Army downsize proponents make themselves heard

Despite being outnumbered at the Army listening sessions, proponents of a dramatic Army personnel reduction were able to make a successful case for the full downsize.

News Report
Will Caron

The Department of Defense (DOD) held a pair of listening sessions on Tuesday and Wednesday nights, inviting the community to testify for or against proposed military downsizing on the island of Oahu. Congress wants the military to reduce its numbers nationwide and the DOD is deciding which bases, spread over 18 states, to pull personnel from. The DOD’s own recommendation calls for a reduction of army personnel by 19,800.

Tuesday’s session took place in Waikiki at the Hale Koa hotel, while the second took place in Wahiawa, directly adjacent to Schofield Barracks and Wheeler Airforce Base. At the first session, the audience was roughly evenly divided between supporters and opponents of the downsize, but testimony heavily favored supporting the downsize, with approximately 48 testifiers in favor compared to around 12 opponents.

“I think all in all it went very well for supporters of Army downsizing,” said community activist Kyle Kajihiro about the first session. “I was pleased that so many supporters of downsizing came out, testified, and endured the five hour meeting. I did not know most of the army downsizing supporters. It shows that there is a strong undercurrent of opposition to the military to generate that kind of turn out.”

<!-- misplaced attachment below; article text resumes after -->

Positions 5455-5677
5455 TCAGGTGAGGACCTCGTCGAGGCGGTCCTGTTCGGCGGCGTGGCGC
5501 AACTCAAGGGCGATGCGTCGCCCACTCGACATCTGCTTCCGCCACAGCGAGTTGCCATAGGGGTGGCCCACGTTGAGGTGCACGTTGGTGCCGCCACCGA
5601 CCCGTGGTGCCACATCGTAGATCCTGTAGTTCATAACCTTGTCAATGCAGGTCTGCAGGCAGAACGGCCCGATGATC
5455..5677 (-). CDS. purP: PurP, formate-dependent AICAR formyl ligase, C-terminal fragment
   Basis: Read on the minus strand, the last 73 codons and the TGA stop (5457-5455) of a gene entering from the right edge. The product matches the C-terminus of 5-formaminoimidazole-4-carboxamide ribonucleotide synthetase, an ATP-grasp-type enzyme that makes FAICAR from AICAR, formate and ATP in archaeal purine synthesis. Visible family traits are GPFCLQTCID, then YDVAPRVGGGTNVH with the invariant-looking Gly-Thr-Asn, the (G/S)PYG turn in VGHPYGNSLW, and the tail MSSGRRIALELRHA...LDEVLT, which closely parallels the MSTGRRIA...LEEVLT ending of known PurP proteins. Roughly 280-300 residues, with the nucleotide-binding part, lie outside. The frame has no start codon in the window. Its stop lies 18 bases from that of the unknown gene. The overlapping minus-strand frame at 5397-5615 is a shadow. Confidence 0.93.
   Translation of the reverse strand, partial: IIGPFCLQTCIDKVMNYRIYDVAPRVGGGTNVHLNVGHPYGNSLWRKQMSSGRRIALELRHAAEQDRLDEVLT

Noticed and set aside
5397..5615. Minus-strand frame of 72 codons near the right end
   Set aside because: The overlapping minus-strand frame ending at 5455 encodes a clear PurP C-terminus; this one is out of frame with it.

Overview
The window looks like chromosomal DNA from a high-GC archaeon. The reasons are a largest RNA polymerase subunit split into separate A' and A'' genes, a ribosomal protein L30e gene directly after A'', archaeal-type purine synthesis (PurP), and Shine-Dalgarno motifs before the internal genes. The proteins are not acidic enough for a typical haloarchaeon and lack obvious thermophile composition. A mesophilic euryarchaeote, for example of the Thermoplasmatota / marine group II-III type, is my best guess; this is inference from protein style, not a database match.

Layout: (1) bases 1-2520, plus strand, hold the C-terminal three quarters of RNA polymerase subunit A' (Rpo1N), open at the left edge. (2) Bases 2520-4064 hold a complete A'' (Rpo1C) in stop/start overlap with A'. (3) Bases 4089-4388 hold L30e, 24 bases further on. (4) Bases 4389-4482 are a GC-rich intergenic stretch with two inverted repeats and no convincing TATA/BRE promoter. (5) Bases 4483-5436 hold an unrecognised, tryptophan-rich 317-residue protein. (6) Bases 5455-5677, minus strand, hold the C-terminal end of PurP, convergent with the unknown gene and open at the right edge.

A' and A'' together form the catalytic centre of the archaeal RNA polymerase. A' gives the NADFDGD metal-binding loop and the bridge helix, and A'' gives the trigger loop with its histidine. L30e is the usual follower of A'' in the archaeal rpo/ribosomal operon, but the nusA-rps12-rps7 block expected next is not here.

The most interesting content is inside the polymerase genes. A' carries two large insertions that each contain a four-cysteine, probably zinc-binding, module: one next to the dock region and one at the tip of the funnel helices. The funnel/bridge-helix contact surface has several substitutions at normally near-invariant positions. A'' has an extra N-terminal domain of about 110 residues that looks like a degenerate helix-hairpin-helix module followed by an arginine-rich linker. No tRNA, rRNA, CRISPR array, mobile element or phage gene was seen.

“I think we we’re outnumbered a little in total participants (about 250), but our crew had more stamina and drive and stayed late for the chance to testify,” wrote Al Frenzel, a retired Col. and director of the Oahu Council for Army Downsizing in a summary sent out to downsizing supporters. According to Frenzel, union workers and Chamber of Commerce members were among the opponents in the audience.

After a briefing by the Army representatives, Senators Hirono and Schatz, and Representatives Gabbard and Takai each spoke from Washington D.C. in opposition to Army downsizing. Then Governor Ige spoke, also in opposition; this was followed by a speech from Mayor Caldwell, then State Senator Will Espero, and several other politicians as well, all in opposition.